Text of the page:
MARTINEZ -- As he had throughout his trial, Richmond's Nathan Burris mocked the justice system and flaunted his lack of remorse as he was sentenced to death Friday for murdering two people at the Richmond-San Rafael Bridge toll plaza in front of horrified commuters in 2009.

Burris, the first person to receive the death penalty in Contra Costa County in three years, reacted to his punishment in the same way he represented himself at trial.

"I cannot or will not express remorse or regret -- it's not gonna happen," Burris said Friday. "For me, that's three years in the past.

"I'm in California, and there ain't no death penalty in California," he said. "The way I see it, I have a good 25-30 years left before anything happens."

Burris, 49, killed 51-year-old Richmond resident Deborah Ann Ross and 58-year-old San Leandro resident Ersie "Chuckie" Everette on Aug. 11, 2009 because he suspected they had become romantically involved after Ross broke up with him. A Contra Costa County jury in November recommended a death sentence after convicting the former truck driver of two counts of first-degree murder and special circumstances.

Burris slashed Everette's tires in the toll plaza parking lot and, as the Golden Gate Transit bus driver sat in his disabled truck, killed him with a shotgun blast. He then ran up to the toll booth in which Ross, a Caltrans toll taker, was working and shot her several times as she begged for her life.


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Armed with two more guns, Burris said he was prepared to kill police officers and citizens had they tried to stop him that summer evening.

The victims were friends through an Oakland church, where Everette was becoming a deacon and Ross was deemed a prayer warrior. Their families had never met before they were united in tragedy. For them, Friday's sentencing was about closure and honoring their loved ones, both described as kind and loving people who went above and beyond to care for others.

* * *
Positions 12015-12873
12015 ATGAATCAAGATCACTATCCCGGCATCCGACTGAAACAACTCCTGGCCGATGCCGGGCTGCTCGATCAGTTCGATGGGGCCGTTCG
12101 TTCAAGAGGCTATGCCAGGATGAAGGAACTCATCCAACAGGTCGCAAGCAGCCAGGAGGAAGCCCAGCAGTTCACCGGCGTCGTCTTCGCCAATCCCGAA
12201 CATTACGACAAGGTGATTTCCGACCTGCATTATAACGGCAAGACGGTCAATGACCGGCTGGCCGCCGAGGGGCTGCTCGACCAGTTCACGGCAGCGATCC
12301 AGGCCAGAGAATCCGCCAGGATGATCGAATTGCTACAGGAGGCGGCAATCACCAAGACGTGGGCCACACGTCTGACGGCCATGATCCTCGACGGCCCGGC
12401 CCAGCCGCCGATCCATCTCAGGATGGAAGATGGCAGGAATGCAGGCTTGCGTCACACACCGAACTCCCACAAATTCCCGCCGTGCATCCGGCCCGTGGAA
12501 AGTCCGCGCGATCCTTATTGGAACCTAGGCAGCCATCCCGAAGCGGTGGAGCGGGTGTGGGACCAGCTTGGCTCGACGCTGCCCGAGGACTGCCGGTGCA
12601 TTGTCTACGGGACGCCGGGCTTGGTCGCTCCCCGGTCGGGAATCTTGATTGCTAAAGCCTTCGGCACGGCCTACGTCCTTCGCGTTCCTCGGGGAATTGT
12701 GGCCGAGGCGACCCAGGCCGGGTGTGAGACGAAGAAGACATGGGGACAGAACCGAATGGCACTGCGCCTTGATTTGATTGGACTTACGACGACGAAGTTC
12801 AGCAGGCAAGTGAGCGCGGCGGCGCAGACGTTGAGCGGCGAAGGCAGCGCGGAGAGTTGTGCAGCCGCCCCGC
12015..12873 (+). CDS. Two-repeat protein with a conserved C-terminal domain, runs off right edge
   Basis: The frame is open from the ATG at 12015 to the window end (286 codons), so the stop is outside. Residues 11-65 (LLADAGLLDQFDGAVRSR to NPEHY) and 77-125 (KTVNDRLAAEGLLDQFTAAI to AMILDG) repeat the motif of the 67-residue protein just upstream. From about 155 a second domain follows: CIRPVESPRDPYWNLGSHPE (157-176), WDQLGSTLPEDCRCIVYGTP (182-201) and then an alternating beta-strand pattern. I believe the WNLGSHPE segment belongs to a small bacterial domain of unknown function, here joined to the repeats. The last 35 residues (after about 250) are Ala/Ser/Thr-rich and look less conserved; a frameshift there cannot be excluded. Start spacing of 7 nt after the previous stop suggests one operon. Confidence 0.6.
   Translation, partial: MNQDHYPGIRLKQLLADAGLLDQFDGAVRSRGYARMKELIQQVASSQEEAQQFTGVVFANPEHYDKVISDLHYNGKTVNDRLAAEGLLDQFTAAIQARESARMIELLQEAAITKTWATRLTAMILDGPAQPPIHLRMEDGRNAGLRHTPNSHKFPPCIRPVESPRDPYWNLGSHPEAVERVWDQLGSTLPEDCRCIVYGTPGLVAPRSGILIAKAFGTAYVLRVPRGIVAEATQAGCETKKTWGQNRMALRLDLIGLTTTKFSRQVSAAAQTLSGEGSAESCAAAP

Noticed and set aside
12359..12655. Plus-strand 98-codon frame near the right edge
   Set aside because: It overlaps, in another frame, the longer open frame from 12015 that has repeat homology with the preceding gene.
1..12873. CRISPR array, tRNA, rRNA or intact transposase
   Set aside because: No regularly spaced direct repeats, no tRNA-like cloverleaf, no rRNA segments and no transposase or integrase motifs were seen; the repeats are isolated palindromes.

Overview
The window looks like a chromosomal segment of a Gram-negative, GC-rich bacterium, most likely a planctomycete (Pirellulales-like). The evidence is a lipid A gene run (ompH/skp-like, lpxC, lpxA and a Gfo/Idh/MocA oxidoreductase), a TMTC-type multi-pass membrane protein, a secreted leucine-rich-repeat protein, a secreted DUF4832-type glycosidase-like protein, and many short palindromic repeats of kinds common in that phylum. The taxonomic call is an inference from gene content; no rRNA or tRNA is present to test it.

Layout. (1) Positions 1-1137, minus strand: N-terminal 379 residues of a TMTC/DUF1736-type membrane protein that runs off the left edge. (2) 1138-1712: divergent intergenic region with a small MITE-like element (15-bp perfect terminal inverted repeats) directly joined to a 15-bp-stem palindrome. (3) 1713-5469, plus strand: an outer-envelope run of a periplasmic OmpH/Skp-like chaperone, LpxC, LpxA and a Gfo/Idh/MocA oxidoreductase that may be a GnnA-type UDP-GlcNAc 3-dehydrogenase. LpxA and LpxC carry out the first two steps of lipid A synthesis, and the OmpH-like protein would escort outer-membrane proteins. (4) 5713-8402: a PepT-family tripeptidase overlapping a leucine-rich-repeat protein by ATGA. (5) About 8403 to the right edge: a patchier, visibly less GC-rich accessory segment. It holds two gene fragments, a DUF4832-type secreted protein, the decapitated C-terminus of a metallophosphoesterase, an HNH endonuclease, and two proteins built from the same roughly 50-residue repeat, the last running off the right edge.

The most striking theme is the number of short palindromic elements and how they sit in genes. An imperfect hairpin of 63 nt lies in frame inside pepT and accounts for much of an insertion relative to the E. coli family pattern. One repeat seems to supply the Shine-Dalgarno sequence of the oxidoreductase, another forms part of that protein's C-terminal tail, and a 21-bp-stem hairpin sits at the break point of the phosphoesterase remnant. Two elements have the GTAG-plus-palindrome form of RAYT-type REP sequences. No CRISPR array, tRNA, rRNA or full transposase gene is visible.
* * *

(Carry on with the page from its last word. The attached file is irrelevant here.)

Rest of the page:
"When I look back, I'm not going to remember Nathan Burris murdering my brother. I'm going to remember he expressed his love not just by words but by actions," Ken Everette said. "If he was still alive, what kind of person would I be now? How much would I have grown by the wisdom he shared with me?

"I have no envy, no hurt towards the individual who killed my brother because I know he and Debbie are united in heaven, rejoicing and looking over us right now," he said.

While Everette's family did not know Burris before the killing, Deborah Ross had welcomed him into her family for more than a decade.

"Debbie took care of Nathan, always had his back no matter what he did. Then, one day, she got tired," Deborah's sister, Tyrice Ross, said.

"It's really hard for us. We loved Nathan because she loved him," said another sister, Ladietra Ross. "He was a good person at one time, but that time has passed.

"What he did to them, she'd still forgive him," she said.

Ross' nephew, Albert Gray, said, "The people of California need to step up and start exercising the death penalty."

Regardless of the legal challenges surrounding capital punishment in California, Burris' sentence "carries more force than any words spoken at this trial," Chief Assistant District Attorney Harold Jewett said.

Burris laughed.

"I'm not concerned at all, believe me," Burris said. "Don't get me wrong, if I was in Texas, I'd be sweating bullets."

Said Judge John Kennedy: "Time will tell if you are right."

Contact Malaika Fraley at 925-234-1684. Follow her at Twitter.com/malaikafraley.